An amazing documentary that envisions how our world could be in 2040 if we took the Environment seriously. Don't do this for yourself. Do this for our children and grandchildren.
My name is Damon. And this is my daughter, velvet. Are you trying to plant dad? She's just turned four. Her days are spent in a happy bubble, created by my excellent wife, Zoe. Yeah?
She's lucky enough that her major concerns right now are numbers... Daddy. Mummy. Velly.
So how many pieces is that?
How to tell a knock knock joke... - Knock, knock.
- Who's there?
- Unicorn. - Unicorn who?
Unicorn jump over the rainbow.
Oh, that's who it is!
And the elusive art of sleep direction.
But soon she'll have to leave that happy bubble and face a rapidly deteriorating environment.
faster than the scientists predicted. We're seeing large waterfalls pouring off the side of the ice. It's an alarming acceleration. The need to address this is so urgent...
That it often overwhelms me. The simplest way I can explain our current predicament is to briefly channel my year nine science teacher and pretend our houseis the planet.
Carbon is a miraculous building block and for millions of years, our planet has been part ofa natural carbon cycle.
Some gets released, some gets stored, and if these thingsare balanced, then equilibrium is maintained.
But since the industrial revolution, we've broken the balance and have beendramatically increasing the release of the earth's stored carbon into our atmosphere.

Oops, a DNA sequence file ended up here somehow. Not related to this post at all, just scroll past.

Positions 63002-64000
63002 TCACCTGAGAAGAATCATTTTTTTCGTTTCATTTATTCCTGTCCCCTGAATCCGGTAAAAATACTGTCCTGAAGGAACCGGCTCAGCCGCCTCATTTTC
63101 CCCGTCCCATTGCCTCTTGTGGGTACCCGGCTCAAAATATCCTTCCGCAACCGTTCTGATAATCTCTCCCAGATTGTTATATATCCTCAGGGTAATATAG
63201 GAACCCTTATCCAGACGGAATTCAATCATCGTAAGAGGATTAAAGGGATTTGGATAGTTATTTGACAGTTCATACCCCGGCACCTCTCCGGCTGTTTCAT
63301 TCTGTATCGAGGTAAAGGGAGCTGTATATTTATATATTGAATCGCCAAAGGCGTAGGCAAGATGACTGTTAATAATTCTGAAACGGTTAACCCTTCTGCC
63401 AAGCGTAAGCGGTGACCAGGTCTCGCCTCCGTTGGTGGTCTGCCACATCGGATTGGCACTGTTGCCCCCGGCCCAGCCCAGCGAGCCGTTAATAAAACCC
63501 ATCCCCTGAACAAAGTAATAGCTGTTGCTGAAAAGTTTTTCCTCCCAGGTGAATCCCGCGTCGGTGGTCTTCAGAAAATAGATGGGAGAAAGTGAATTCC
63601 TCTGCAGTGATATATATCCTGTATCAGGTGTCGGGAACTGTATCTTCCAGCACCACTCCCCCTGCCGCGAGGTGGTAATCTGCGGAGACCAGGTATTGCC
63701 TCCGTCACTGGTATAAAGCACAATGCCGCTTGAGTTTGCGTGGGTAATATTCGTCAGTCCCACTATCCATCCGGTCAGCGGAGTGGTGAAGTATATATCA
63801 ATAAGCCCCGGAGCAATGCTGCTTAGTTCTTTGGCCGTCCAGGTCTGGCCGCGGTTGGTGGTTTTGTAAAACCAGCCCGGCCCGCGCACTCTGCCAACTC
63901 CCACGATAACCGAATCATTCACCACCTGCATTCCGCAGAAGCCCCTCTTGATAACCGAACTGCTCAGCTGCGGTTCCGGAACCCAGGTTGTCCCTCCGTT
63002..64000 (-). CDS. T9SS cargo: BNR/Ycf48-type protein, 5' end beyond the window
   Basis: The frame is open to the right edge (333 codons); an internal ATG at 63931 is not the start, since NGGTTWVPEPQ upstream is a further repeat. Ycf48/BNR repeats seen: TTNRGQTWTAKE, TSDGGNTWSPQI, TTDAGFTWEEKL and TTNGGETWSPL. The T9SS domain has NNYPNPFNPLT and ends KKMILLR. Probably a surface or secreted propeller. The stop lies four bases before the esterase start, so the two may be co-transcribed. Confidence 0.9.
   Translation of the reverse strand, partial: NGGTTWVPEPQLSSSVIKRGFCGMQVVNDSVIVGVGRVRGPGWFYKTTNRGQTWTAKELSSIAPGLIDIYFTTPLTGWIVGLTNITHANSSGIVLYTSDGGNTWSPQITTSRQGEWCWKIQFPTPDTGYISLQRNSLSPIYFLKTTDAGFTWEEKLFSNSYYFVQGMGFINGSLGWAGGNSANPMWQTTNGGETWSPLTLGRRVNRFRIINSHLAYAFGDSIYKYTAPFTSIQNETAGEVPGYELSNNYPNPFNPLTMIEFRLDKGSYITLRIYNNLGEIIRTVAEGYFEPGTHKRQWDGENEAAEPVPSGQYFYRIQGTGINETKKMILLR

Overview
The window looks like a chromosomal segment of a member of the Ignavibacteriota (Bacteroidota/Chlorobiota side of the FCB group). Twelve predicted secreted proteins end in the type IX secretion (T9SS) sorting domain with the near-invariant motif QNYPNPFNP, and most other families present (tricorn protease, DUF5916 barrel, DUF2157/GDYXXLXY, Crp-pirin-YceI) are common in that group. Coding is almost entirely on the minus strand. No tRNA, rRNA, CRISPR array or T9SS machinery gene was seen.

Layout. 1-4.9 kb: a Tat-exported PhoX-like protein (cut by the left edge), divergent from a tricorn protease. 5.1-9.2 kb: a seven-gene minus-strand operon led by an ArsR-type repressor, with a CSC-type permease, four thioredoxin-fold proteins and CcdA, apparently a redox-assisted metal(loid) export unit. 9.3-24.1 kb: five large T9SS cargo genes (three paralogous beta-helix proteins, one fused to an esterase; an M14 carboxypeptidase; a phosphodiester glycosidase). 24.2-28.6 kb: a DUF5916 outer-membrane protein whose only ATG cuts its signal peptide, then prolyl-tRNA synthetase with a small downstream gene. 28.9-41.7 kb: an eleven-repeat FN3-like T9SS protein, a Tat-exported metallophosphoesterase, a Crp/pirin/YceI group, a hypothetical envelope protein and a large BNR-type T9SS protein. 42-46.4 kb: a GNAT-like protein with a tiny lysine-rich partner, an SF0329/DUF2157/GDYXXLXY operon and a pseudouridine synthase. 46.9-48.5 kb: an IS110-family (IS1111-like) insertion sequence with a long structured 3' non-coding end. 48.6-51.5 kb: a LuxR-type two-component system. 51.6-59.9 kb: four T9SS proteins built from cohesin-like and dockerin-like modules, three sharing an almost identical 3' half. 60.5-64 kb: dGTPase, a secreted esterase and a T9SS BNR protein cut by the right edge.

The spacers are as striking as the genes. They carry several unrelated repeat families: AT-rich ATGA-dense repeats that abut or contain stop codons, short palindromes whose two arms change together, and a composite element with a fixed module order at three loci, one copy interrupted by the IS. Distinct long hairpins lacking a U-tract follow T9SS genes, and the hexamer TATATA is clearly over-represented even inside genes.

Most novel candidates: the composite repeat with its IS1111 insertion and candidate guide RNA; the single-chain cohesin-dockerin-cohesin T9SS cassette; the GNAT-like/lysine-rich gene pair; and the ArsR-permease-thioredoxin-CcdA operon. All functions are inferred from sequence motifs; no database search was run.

For hundreds of thousands of years, we've hovered between about 180 and 280 parts per million of carbon dioxide in the atmosphere.
But since the industrial revolution, that number has shot up over 40% to more than 400 parts per million, trapping heat in our atmosphere. More than 90% of the excess heat being trapped is absorbed by our oceans. The oceans also absorb much of the extra carbon dioxide, and so are now 30% more acidic than they were 150 years ago.
And this is impacting on biodiversity, as many sea creatures, such as oysters or clams,are struggling to make their shells. But the increased heat and overall energy in the system also leads to more intense weather events. Hotter air can hold more moisture, so rainfalls, storms, hurricanes, floods, even snowfalls can become heavier.
It is true that the climate has always been changing. It just hasn't changedthis rapidly in at least 50 million years. Unfortunately, the increase in heat also means that our polar caps and glaciers are rapidly melting, which causes sea level rise that threatens hundreds of millions of people
The earth is our collective home, but we're actually renting it from future generations. So we need to not only rapidly reduce our emissions...
But also find ways to sequester or draw down the excess carbon dioxide that has already been put into the system. Many scientists believe that getting down to 350 ppm would be a terrific goal.
So I think we're all pretty aware that when it comes to predictions of the future, they're almost entirely negative at the moment. Any time you open your newsfeed or social media, there's some kind of doom and gloom story about the future of our environment.
And as a father, I... I think there's room for a different story. A story that focuses on the solutions to some of these problems.
So my plan is to go out and find some of these solutions and then create a visionof a different future for our daughter.
What about... I want to show her what the world would look like if the solutions I findwere implemented today.
So, what would the world look like in 2040 if we just embraced the best that already exists?
And that's my only rule. Everything I show her in this 2040, has to exist today,in some form.
I can't make it up.
I am calling this an exercise in what I call “fact-based dreaming…”